The comments above the method calls explain why each rule is there. In a nutshell, this series of chained method calls disables Spring security’s default CSRF protection (JWTs solve the CSRF problem), tell Spring Security not to protect the URLs for our API docs or authentication, and to require authentication for all other request paths.

The UserDetailsService

Spring Security requires a UserDetailservice to look up users. It comes with a few default implementations out of the box, but you can also opt to implement your own, which is what we are going to do:

public class UserDetailsServiceImpl implements UserDetailsService {

    private final UserService userService;

    public UserDetailsServiceImpl(UserService userService) {
        this.userService = userService;

    public UserDetails loadUserByUsername(String username) throws UsernameNotFoundException {
        Optional<User> result = userService.getUserByEmail(username);
        if (result.isPresent()) {
            User u = result.get();

            return u;

        throw new UsernameNotFoundException("No user found for username: " + username);


Note that the return type of the loadUserByUsername method is UserDetails, so we need to make our User object implement the UserDetails interface. That’s pretty straightforward and you can check the pull request to see how that’s done.

Injecting our UserDetailsService into Spring Security

Now that we have an implementation of UserDetailsService, we can inject it as an @Authowired field into our SecurityConfig class and tell Spring to use it to look up users:

public void configure(AuthenticationManagerBuilder auth) throws Exception {

Adding the JWT Filters

The last step is to add the JWT and authentication filters we configured above to the SecurityConfig. Inject instances of JwtAuthenticationFilter and JwtUtil into SecurityConfig as autowired class field. Then, at the end of the configure(HttpSecurity security) method, add these two lines:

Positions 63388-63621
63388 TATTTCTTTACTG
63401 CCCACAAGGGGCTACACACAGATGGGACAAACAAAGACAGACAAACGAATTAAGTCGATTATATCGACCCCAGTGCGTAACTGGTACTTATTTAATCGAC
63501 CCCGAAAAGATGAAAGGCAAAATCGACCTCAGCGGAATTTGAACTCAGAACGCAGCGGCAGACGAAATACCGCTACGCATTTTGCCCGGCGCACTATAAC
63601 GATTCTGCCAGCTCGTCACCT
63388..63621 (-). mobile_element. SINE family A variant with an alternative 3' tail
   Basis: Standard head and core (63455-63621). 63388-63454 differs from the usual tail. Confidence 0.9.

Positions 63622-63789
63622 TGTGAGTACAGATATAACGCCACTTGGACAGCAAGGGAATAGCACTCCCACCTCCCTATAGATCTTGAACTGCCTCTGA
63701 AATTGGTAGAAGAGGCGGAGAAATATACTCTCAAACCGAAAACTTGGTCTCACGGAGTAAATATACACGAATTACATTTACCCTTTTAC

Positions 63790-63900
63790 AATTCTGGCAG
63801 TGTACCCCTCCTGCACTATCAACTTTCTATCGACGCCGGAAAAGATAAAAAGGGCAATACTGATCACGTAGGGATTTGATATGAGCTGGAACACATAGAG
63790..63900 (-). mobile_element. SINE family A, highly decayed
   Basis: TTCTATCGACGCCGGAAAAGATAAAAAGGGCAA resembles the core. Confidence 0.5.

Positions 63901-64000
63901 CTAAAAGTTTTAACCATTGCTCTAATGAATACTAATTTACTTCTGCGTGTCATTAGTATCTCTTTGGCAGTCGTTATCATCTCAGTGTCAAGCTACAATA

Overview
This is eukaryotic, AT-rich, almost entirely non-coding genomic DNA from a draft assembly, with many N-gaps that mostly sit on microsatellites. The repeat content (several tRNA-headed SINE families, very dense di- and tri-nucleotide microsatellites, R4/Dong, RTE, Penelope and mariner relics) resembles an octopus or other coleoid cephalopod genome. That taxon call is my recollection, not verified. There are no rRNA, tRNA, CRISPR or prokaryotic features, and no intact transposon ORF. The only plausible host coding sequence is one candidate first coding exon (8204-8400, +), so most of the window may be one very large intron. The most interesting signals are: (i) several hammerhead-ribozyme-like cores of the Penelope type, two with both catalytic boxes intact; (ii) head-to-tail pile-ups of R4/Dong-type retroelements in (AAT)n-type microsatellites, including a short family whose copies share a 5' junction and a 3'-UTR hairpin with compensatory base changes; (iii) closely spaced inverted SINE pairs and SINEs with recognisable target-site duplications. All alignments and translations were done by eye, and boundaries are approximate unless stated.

http.addFilterBefore(new JwtLoginFilter("/authenticate", jwtUtil, userDetailsService, authenticationManager()), UsernamePasswordAuthenticationFilter.class);
http.addFilterBefore(jwtAuthenticationFilter, UsernamePasswordAuthenticationFilter.class);

That’s all it takes to set up a token auth scheme. Make sure to check out the pull request for a few tweaks needed to make everything work properly.

Updating Book

The last thing we need to do is assoicate each Book record with a User so that users can keep track of their books and their notes. Most of this is pretty straightforward, but be sure to check the pull request for the changes if you’re coding along, particularly to the Book entity as well as the BookController and BookService.

Wrap Up

Now Booktrackr has authentication and security. You should be sure to take a look at the pull request for this post, because there were a number of smaller changes not demonstrated above. Feel free to send me an email, leave a comment, or comment on the PR if you have any questions about what each change is doing.

That should just about wrap up the API and back end portion of the application. There were almost certainly be changes required in conjunction with building out the web and mobile clients, but I’ll highlight those as we go.